As a follow up to our post last week, today we’re focusing on using an efficient process to take someone from being a prospect all the way to a client at the end of a project. To do that is rarely easy, and rarely straightforward. But the more straightforward and simple you can make it, the more enjoyable it will be for everyone. So let’s get down to deciding if your processes are efficient are not.
How Efficiently Are You Working?
First, write down your entire design process from beginning to end. From your perspective, meaning, all the work you do from beginning to end. So that may mean a screening call, then a first meeting (either paid or not), then asking them to sign a contract and pay the retainer fee, and on and on until the project is complete. When you’ve written it all dow , really look at it and decide. Does it make sense? Does it seem efficient? Is there a way to cut out steps, or combine meetings to simplify matters? Is there any way you could start incorporating technology more to make things more efficient? Could you use email instead of mail for contracts to make things more efficient? Could you create templates to use for standard follow up/update emails to clients and then just fill in the personal information each time? Could you create a series of follow up reminders for yourself at the beginning of each client project, rather than having to remember “oh yeah, I need to set up another meeting” every single time?
How Efficiently Is Your Customer Working?
Now do the same thing for your client. Write down the entire customer journey (every interaction that a customer has with a business from beginning to end.) Write down every step a client goes through with your business. From the first contact, to the very last moment they see you, write it all down. And decide if, from a customer’s perspective, anything could be removed. Could any meetings be combined into one meeting instead of two? Would it be more efficient if you had some pricing ready at your design presentation, instead of saving all of the pricing for after they’ve approved the design? Would it be more efficient to have any clients that don’t want to sign the contract at the end of the first meeting, come in for a “answer any last questions and sign the paperwork” meeting? Rather than having them email you a million times asking more and more questions, and dragging their feet on sending the contract in? If you were your own client, would you be impressed with the efficiency of your design process, or irritated by it?
When I wrote down the process of the asphalt company I spoke of last week, the number of steps to hire them was 6. For most businesses that are doing service work, there are 2-3 steps. The steps usually are, you call and ask for them to come out and give an estimate, they come out and leave a bid behind, and you call and set it up. That’s it. There’s really no need for any more steps. And the more steps you have, the more opportunities you have for customers to lose interest. And get irritated.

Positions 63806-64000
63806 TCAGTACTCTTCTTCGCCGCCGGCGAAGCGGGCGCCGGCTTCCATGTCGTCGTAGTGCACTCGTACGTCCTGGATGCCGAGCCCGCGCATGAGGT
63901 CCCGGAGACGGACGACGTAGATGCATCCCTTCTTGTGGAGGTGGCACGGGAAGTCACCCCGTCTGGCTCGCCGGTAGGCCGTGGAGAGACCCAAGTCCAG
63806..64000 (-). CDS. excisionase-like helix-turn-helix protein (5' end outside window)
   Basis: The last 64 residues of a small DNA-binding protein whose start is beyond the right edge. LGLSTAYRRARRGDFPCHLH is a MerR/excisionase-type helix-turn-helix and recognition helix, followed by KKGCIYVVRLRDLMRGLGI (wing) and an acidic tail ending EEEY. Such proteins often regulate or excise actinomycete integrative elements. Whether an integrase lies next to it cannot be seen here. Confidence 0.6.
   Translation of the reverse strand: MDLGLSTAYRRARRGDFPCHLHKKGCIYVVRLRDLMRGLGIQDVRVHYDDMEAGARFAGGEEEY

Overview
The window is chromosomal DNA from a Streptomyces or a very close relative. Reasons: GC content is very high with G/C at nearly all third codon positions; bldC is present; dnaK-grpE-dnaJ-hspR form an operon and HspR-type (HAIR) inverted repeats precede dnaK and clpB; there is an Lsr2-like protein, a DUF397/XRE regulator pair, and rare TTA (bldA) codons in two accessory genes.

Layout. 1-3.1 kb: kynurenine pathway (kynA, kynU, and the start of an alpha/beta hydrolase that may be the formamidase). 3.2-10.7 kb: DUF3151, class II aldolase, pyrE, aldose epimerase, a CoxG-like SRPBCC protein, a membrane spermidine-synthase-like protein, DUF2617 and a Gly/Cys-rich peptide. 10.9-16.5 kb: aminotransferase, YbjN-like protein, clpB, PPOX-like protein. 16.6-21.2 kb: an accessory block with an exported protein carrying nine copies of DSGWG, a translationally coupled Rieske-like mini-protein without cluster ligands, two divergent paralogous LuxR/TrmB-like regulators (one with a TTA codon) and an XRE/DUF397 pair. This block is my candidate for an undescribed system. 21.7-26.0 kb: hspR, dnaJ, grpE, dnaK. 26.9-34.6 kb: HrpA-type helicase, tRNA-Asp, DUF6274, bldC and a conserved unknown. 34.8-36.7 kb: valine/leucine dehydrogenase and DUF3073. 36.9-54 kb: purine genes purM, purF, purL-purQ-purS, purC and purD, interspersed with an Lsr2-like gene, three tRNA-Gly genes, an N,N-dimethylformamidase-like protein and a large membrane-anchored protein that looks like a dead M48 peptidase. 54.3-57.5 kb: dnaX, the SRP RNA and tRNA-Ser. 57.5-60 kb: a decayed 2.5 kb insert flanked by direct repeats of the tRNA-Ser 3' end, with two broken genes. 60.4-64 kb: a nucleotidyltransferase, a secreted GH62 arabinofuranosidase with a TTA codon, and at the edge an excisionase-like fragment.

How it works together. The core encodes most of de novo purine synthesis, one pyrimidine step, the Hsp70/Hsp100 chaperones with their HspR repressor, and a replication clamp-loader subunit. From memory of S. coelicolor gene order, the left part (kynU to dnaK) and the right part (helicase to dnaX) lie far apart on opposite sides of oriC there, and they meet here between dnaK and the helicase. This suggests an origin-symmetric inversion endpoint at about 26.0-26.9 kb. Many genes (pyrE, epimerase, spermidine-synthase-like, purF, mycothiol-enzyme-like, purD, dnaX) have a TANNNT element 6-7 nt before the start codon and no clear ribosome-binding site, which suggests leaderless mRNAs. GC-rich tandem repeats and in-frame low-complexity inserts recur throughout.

Compare Your Processes, Are They Still Efficient?
Now that you’ve written down the design process from beginning to end from your perspective, and from the customer’s, put them side by side and compare them. As one obviously affects the other. The customer calls you, so you set up a meeting. And after you have the meeting and they say yes, you ask for a signed contract. But you send it by mail, so then things slow down because the client has a lot of other things on their plate, and is slow to return it. You usually have to follow up multiple times to get them to send it back. And sometimes they only send the contract, but forget the check. So then you have to call them back to get the check. The entire process sets you back 3-4 weeks. Look at the cause and effect. How what you do affects the client, and how what the client does affects you. Are there any more inefficiencies that you see?
Another example may be that you realize during the process of taking someone from a prospect to a client, you talk to them on the phone for that first time, then set up another phone call to screen them further. Then you send them paperwork to fill out that asks a lot of the same questions you already asked on the phone calls. And then you meet and ask a lot of the same questions again in person. And you realize, maybe I can actually have the first call be the one and only screening call. And on that call, you can even ask them questions from your paperwork, so you can fill out the paperwork yourself. You just saved yourself, and the client, a lot of extra steps, and time.
Don’t be the Cable Company
Think of it this way. Do everything you can to avoid being the cable company. When you call a cable company, you get transferred to 3 or 4 different people, and you have to keep giving the same story over and over. By that 4th person, you’re ready to lose it. Because seriously, why do you keep getting transferred?! Why don’t they have any of the information you’ve told the other 3 people?! Why doesn’t anyone know what department you need to talk to?! You can’t take it anymore! The more steps a customer has to take to get what they need, the more irritated, frustrated, and irritated with the customer experience they’ll be. And the less likely they are to come back, or spend any more money, or refer you to anyone.
So, let’s all make sure that the process from first contact to last contact is the fastest, most efficient, fewest steps possible, for all parties involved. Because when you do, that means more referrals, more projects, more time, more profits.
If you’d like even more help making sure your systems are just as efficient for your customers as they are for you, go here to find out how!